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Fort Hood honors its Hispanic Soldiers in letter for National Hispanic Heritage Month

Fort Hood III Armored Corps sent out a letter detailing the history of Hispanic Americans in the military.

FORT HOOD, Texas — In honor of Hispanic Heritage Month, Fort Hood's III Armored Corps issued a letter via Twitter honoring the history of Hispanic Americans in the military and their ties to the post.

Every year, from Sept. 15 through Oct. 15, National Hispanic Heritage Month is celebrated by Americans.  

This year, the theme for Hispanic Heritage month is "Esperanza: A Celebration of Hispanic Heritage and Hope." According to the letter, this month "honors and celebrates the contributions of Hispanic Americans to our nation."  

Currently, the III Armored Corps has 140,000 Hispanic American Soldiers serving. 

Fort Hood not only is the largest active duty armored post in the nation, but it also has a rich Hispanic history.  The letter talks about some of the efforts and historic feats that were accomplished by Hispanic soldiers and ranking officials. 

Richard Cavazos of Kingsville, Texas, would make history at Fort Hood, as the first Hispanic American promoted to the rank of four-star general after leading the U.S. Army Forces Command.

The general lead the Borinqueneers, a National Guard unit formed before the Korean War of only Puerto Rican guardsmen. The unit has remained the only all-Hispanic unit in the U.S. Army's history.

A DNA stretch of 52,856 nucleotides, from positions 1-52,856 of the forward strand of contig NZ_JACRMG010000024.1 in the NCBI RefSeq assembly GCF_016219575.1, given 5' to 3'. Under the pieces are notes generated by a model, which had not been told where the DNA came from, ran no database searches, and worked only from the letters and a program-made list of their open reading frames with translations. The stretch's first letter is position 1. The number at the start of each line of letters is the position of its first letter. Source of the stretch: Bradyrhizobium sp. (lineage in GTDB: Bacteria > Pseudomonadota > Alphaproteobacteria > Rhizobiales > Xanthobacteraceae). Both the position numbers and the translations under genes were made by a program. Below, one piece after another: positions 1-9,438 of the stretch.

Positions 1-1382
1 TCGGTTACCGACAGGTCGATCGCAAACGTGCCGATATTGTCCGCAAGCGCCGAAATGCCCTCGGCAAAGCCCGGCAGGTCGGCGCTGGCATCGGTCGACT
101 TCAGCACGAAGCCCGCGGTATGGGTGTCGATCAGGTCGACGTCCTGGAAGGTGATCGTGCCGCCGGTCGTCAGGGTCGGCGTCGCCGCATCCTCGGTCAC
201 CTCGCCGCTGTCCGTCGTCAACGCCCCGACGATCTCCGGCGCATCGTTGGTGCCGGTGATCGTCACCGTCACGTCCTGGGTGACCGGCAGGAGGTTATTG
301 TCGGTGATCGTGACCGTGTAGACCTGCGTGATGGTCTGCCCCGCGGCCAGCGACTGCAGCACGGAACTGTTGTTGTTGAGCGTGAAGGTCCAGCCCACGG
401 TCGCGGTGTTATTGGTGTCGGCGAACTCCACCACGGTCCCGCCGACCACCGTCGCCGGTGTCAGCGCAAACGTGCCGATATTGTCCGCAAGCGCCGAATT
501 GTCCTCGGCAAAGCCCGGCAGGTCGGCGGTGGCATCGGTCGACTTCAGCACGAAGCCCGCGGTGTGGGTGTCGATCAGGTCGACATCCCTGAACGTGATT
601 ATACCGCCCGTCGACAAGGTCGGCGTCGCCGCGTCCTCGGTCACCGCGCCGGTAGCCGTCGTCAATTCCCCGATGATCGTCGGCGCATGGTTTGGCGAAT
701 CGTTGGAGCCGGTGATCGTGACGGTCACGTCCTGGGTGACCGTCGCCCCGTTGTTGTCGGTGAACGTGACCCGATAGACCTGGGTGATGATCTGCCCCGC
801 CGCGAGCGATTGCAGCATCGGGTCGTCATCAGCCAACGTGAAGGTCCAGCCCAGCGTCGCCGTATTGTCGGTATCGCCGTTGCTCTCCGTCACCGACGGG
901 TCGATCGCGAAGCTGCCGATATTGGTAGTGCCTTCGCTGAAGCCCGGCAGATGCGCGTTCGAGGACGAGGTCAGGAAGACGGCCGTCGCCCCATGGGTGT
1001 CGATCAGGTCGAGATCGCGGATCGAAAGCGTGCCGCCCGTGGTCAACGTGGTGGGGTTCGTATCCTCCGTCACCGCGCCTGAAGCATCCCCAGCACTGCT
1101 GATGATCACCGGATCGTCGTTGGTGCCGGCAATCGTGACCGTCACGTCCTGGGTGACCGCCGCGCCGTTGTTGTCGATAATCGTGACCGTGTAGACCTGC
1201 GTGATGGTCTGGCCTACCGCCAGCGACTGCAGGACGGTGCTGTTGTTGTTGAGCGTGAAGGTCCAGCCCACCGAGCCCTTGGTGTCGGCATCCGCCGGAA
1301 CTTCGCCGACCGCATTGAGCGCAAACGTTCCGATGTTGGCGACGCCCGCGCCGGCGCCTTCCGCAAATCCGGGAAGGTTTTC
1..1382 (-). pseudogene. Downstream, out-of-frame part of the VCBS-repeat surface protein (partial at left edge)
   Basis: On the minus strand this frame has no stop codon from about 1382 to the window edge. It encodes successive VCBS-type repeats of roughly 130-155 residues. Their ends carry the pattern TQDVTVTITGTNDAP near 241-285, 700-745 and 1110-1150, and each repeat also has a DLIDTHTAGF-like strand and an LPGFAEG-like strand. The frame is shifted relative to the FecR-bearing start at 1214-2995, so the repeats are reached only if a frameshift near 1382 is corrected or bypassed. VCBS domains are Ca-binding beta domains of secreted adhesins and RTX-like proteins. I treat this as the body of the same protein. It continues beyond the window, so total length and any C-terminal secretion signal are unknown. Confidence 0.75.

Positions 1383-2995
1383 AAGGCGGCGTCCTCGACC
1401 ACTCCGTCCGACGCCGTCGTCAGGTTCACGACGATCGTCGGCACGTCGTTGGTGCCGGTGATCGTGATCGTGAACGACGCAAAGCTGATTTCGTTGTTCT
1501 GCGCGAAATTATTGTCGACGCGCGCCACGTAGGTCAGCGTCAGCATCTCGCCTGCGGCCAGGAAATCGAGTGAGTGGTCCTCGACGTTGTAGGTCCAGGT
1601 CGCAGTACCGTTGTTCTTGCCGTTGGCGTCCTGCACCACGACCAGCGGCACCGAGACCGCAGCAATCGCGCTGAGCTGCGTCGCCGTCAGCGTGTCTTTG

The letter also mentions the acts of the National Guard unit that was led by Cavazos. 

"The all-Hispanic 65th Infantry Regiment, known as 'The Borinqueneers,' was attached to the 3rd Infantry Divison during the Korean War. Their initial actions on the ground was enabled U.S. Forces to hold off the enemy. In 2016, the unit received the Congressional Gold Medal in ceremonies on Capital Hill and in San Juan, Puerto Rico," the letter reads.

Cavazos's efforts haven't gone unnoticed by government officials, as the Congressional Hispanic Caucus are fighting to get the base renamed after him. Currently, the base is named after Confederate General, John Bell Hood. 

RELATED: Civil rights group recommends 2 Latino men as candidates for Fort Hood renaming

Aside from Cavazos' efforts, additional achievements made by Hispanic commanders and troops are highlighted in the letter as well.

"Forty-six Hispanic America Soldiers have earned the Medal of Honor, including several from across, America's Armed Corps," the letter stated.

According to the National Hispanic Council on Aging, 23 percent of the Army's 140,000 Hispanic American soldiers are serving in the III Armored Corps. 

Read the letter below.